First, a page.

As mentioned, I would give examples from my own life, my passion for everything flying started at age 3, the first time I set foot onto an aircraft, and got invited to the cockpit. Upon my return, I said to my father, that when I grow up that this is what I would be doing for a living. His reply to me was “Yes my son, you will meet a Milkman, a Fireman, a Policeman etc. then you will want to be doing that for the rest of your life as well…”. I think this is the mindset for any parent because at age 3 and for a very long time after that you are impressionable and to change your mind is very easy. The fact of the matter is that for the next 13 years of my life (up to grade 9) when subject choices had to be made, I was at every airshow I could afford, I spent all my pocket money buying aviation magazines (for those too young to remember we had printed media back then) and aircraft models to build. I had become absorbed in everything flying. When asked at this point about subject choices, my mind was made up, and I elected to do the sciences route, i.e Full Maths, Science, Geography, Computer Science and naturally the two compulsory languages, and explained to my parents that I would be flying as a career.

Fast forward 3 years to Matric, I had to decide, and I had still been spending all my free monies on the above-mentioned items, missing parties on weekends with friends to attend airshows etc. and when asked what I would be doing the following year, I explained to my folks that I would be going flying. The reply was never, Varsity first as there was no money to learn to fly. I had a very respectful conversation with my folks explaining, that they could choose the degree then, but not to expect me to finish it, as I would then work my own way towards a Pilots licence. Which I dually did.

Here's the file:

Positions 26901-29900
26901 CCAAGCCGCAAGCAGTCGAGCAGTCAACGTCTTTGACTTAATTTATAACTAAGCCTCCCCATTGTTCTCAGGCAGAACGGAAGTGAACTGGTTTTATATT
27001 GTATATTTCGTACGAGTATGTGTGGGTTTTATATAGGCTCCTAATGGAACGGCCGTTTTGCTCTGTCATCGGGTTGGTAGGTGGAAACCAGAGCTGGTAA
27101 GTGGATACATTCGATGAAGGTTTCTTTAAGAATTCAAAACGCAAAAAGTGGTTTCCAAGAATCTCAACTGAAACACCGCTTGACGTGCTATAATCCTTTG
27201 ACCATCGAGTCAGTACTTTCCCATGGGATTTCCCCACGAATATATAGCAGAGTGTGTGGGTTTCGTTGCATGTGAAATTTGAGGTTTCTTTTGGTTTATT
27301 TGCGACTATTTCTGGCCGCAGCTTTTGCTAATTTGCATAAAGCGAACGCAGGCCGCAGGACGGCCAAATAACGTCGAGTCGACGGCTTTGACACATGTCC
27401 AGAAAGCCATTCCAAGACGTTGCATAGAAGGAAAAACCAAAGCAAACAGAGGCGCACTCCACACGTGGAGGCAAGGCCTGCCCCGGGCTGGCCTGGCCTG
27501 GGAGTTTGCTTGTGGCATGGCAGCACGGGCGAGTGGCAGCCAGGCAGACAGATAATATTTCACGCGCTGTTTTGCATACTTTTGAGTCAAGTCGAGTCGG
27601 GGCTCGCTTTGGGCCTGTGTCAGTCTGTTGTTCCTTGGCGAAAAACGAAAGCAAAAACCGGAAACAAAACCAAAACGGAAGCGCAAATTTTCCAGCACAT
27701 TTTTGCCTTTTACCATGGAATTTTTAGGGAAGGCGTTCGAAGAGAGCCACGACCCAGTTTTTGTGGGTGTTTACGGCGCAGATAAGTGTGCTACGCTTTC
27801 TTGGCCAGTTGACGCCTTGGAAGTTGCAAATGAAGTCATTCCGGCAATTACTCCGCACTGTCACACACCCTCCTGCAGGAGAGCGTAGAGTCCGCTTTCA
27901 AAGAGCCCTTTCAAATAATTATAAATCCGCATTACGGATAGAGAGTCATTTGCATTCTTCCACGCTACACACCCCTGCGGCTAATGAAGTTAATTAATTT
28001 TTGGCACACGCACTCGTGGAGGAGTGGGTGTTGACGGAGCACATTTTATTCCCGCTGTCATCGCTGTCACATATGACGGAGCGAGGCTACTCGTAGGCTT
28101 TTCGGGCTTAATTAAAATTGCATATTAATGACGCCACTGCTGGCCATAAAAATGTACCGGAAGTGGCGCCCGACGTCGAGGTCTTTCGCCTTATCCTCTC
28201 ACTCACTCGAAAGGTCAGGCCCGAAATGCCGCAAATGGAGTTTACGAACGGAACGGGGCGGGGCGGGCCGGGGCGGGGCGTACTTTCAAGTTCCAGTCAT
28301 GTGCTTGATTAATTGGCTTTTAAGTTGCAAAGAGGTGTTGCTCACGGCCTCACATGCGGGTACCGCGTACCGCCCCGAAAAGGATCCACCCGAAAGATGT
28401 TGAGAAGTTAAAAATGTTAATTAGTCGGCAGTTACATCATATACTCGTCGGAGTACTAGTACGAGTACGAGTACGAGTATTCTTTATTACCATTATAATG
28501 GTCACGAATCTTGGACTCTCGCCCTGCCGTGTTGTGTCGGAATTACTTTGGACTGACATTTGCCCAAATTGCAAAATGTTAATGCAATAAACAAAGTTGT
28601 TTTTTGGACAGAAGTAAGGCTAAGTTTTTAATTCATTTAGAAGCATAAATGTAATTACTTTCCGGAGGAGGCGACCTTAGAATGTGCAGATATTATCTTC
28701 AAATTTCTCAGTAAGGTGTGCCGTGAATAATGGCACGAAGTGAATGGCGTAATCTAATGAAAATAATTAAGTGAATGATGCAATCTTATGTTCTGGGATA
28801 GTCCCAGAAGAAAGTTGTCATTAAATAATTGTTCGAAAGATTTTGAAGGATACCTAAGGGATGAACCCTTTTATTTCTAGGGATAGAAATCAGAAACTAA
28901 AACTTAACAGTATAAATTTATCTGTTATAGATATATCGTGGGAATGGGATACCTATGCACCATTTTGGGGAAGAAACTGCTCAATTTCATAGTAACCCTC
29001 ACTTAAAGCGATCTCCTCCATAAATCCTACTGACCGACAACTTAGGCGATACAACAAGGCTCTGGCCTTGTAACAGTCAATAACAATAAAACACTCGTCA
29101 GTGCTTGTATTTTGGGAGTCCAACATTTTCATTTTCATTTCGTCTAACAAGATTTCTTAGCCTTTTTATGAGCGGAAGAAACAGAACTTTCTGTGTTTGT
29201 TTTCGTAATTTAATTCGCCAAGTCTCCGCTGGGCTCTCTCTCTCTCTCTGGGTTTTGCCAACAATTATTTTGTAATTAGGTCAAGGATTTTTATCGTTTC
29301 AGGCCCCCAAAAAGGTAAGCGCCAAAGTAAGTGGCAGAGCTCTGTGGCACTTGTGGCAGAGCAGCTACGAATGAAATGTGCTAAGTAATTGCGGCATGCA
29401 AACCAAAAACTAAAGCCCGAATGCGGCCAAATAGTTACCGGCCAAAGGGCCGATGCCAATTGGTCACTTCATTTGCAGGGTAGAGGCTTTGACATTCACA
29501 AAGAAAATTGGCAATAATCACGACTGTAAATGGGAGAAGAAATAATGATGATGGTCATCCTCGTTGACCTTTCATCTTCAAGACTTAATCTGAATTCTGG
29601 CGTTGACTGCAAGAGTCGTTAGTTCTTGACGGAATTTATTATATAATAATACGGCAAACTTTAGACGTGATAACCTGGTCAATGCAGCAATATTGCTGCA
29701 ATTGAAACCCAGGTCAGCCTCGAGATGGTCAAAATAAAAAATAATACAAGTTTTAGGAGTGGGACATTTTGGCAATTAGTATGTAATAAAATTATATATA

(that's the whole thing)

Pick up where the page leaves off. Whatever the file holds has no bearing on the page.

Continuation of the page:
Now the question that I have to you the reader is at any point did I mention the need to see the world? Even my wife once mentioned you love to fly, but have no desire to see the world or new places, to which I replied, “For us as pilots it’s about the journey and not the byproduct which is the destination.”

So, the passion for aviation, needs to go about the primary goal, which is to be set free from our earthly bonds, and the myth of gravity, to soar through the heavens, and yes as an aside and an added bonus, we do get to see places and experience things that many other people may never be fortunate to see for themselves.

So if your passion to be a pilot is based on travel, rather become a business mogul, a travel agent or something else, because for us to see and experience all of these destinations etc, we have to work very hard and have to deal with the immense pressure of delivering an aluminium tube and its contents safely to its destination and again for the return journey home.